I’ve been using the CycleOps Powertap wheels for about 2 weeks now – it’s shot by and I’ve been busily downloading the data from every ride and busily analysing it at every opportunity. Very sad, I know.

Arguably the most important number for training with power is your ‘Functional Threshold Power’ (FTP). This is roughly the absolute maximum wattage that you can hold for 1 hour, for example, over a 25mile TT.

The FTP number is really important because you then use it to set training zones for yourself, for ‘recovery’ (walking the bike), ‘endurance’ (chilling or going for ages), ‘tempo’ (riding at that awesome level we all quite enjoy), ‘threshold’ (riding so it’s a bit hard to speak in sentences), ‘Vo2 max’ (riding so hard you don’t know what you would say if you could speak), ‘anaerobic capacity’ (riding so hard you meaning the forget of words) and ‘neuromuscular’ (riding so hard you can’t see the power meter anymore) intervals. You can use these zones if you don’t have a power meter, either going my heart rate or perceived rate of exertion – using wattage just means you can be more accurate.

There are loads of ways of establishing your functional threshold power.

The simplest method is probably using your average wattage over a one hour TT. It’s still February and my first TT is in April, so I can’t do that yet.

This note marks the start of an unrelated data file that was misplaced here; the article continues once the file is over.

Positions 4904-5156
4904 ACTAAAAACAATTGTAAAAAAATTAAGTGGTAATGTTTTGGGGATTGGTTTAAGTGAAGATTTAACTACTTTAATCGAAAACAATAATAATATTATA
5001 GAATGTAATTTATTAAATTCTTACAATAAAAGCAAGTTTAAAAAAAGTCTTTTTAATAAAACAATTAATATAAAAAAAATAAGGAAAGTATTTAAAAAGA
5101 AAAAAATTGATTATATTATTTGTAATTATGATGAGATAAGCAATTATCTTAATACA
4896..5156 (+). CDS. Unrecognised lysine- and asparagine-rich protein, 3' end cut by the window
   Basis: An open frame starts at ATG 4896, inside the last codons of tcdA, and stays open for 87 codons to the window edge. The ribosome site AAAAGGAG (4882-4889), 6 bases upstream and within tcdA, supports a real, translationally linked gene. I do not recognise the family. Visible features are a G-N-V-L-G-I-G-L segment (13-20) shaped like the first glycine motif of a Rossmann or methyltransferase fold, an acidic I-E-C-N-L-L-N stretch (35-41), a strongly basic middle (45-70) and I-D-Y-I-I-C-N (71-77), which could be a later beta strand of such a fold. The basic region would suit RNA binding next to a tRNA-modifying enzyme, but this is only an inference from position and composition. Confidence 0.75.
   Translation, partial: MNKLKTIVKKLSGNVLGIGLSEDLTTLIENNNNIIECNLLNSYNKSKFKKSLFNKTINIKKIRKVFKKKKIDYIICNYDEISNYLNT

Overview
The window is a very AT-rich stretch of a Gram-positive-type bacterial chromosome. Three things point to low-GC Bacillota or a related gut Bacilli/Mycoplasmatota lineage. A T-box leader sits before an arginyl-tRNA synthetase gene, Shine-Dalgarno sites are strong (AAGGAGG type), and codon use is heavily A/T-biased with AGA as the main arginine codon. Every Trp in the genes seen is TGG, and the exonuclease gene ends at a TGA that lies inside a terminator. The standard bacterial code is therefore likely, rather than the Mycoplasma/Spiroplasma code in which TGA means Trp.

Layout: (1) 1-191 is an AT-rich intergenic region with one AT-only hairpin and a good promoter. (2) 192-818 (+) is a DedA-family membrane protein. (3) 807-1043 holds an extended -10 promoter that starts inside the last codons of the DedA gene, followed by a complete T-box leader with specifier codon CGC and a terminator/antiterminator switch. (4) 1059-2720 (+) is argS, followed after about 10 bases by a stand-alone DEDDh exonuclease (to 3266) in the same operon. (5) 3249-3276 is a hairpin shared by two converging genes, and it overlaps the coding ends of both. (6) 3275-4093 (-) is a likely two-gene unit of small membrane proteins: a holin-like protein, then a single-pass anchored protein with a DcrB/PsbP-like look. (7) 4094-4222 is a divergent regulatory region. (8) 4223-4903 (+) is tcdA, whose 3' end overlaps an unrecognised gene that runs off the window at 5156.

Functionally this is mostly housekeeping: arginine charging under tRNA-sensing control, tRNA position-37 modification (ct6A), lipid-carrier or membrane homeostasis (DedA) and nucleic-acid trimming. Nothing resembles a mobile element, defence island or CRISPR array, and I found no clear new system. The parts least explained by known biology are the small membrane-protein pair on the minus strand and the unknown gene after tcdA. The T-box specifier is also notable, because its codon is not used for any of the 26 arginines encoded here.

An alternative is carrying out a formal test which takes 90mins on the turbo and is kind of boring.  Basically you wear yourself out a bit with a long warm up and a 5 minute hard effort, then pedal all out for 20mins, using your average wattage over the 20mins -5% to find your threshold power (the minus 5% is because you’ll need to keep that up for an hour!).

It later transpired that my turbo set up isn't exciting enough..

 

Alternatively, you can use a number the software generates for you called ‘Normalised Power’. Ideally you use the Normalised Power number from a one hour mass start race. CycleOps software then figures out what your wattage would be if totally unaffected by changes in direction, sudden ramps in power or drops – basically it averages your power.

The Results?

I came to my first issue with power data when I did both of the above. Over a one hour (and 15min) race, my Normalised Power was 204.

I wanted a more formal test – so I did the turbo version too. The answer? Average wattage over 20mins was 183 (just 2 watts over my average over 20mins of an ‘easy’ endurance ride) – minus 5% of that and you get … 174. There is a possible technical explanation for this, in that I only discovered afterwards that I needed to reset, or ‘zero’ the power computer before riding on the turbo – so this could put me a few watts out. And in addition, such is life.. I did wake up with a cold the next day. So maybe I wasn’t at my best. But regardless, the two numbers are still very different. 

I was perplexed. So I emailed British Cycling level 3 coach and Cycling Weekly journo Huw Williams (@huw_williams1) with my data files attached and asked : “Which number do I use?”